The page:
Performance milestones in postoperative physical therapy after total hip arthroplasty: impact on length of stay and discharge destination

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Abstract

Background:

Early postoperative physical therapy (PT) regimens after total hip arthroplasty (THA) have become the standard of care at most institutions. Initiating PT on postoperative day (POD) 0 after THA has been shown to shorten hospital length of stay (LOS). However, objective performance milestones for early therapy are not well established.

Methods:

This study retrospectively reviewed 277 patients who underwent primary THA. Specific data assessed included demographic information, number of feet walked at the POD 0 and POD 1 PT evaluations, LOS, and discharge destination. The primary outcome assessed was the relationship between performance in PT with both LOS and discharge destination. For those patients who could not participate in therapy, reasons cited by therapy documentation were recorded.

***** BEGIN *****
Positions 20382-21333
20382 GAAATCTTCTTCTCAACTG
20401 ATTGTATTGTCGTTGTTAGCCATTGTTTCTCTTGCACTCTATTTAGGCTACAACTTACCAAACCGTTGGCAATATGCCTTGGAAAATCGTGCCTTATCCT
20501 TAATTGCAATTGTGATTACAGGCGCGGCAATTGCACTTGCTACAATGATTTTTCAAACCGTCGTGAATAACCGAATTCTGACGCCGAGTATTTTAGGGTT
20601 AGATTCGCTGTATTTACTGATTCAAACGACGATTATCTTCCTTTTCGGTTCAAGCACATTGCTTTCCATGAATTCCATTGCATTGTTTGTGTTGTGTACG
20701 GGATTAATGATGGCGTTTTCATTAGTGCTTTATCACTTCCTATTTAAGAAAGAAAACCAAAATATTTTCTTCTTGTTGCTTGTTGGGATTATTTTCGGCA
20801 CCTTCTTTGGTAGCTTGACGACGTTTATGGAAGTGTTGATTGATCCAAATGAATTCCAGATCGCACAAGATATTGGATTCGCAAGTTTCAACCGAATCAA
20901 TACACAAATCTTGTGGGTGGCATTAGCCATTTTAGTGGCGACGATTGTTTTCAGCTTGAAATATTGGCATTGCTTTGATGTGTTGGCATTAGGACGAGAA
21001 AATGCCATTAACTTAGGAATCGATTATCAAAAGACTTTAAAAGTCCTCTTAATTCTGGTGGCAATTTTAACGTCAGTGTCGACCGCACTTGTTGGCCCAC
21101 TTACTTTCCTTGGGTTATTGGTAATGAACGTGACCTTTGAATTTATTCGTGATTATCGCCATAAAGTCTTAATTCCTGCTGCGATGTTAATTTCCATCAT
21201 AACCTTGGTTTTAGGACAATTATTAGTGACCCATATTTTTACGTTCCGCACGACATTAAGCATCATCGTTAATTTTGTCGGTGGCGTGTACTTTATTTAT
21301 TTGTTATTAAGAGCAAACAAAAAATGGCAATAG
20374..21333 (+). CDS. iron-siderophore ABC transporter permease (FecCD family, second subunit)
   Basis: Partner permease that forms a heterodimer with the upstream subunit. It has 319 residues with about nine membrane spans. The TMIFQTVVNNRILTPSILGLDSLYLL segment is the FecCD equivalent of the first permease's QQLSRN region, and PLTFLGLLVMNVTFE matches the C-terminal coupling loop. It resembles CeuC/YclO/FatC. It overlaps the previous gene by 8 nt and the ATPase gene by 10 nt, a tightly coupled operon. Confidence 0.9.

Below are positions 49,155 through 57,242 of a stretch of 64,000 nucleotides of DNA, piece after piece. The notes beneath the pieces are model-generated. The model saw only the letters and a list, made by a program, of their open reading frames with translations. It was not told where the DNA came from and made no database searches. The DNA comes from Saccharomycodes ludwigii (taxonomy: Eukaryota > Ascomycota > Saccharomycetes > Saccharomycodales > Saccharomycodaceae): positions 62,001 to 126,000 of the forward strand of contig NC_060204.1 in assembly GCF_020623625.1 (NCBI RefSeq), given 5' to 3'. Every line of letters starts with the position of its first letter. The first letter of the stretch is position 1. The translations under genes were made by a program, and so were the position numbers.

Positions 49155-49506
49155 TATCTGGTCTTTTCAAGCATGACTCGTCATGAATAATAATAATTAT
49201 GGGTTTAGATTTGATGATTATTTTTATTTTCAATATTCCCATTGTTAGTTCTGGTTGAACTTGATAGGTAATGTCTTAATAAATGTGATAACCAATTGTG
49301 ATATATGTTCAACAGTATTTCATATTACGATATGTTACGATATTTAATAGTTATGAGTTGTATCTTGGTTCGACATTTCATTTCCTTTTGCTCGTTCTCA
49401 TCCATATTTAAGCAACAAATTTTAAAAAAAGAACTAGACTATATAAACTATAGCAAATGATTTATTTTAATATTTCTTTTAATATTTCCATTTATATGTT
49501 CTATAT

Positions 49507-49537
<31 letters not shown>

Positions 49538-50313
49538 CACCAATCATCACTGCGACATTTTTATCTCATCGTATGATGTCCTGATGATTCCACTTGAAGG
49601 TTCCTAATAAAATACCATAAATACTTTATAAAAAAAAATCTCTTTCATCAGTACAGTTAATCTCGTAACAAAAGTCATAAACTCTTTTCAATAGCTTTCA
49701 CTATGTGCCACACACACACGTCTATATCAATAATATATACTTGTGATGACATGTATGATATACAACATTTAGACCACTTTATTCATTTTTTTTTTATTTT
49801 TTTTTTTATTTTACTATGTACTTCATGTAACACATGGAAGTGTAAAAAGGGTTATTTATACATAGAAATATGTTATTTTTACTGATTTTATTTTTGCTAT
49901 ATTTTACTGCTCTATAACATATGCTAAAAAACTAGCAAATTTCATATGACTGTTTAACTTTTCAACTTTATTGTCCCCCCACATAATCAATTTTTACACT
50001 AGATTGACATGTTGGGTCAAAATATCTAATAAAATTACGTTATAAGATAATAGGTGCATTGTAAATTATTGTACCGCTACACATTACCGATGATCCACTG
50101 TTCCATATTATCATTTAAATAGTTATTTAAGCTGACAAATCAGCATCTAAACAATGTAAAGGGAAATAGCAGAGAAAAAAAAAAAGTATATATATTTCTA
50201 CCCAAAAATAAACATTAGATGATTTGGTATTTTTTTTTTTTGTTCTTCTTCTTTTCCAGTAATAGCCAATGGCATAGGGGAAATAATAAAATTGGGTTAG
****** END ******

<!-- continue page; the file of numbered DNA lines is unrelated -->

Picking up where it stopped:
Results:

Patients who received POD 0 PT had a shorter LOS (P=0.032), decreased discharge to extended care facility (ECF) (P<0.001), and walked farther in PT on POD 1 (P<0.001). Ambulating farther than 10 feet on POD 0 or 100 feet on POD 1 resulted in significant decreases in LOS (P=0.005, P<0.001) and in the percentage of patients discharged to an ECF (P=0.027, P<0.001). The most common reason for inability to participate in therapy was late arrival to the inpatient floor.

Conclusions:

Achieving mobility milestones is a key factor in the determination of a patient’s discharge timing and destination after THA. Limited data exist validating objective performance milestones for patients receiving early PT after THA. This study suggests that achieving mobility milestones on POD 0 and 1 can significantly improve short-term outcomes.

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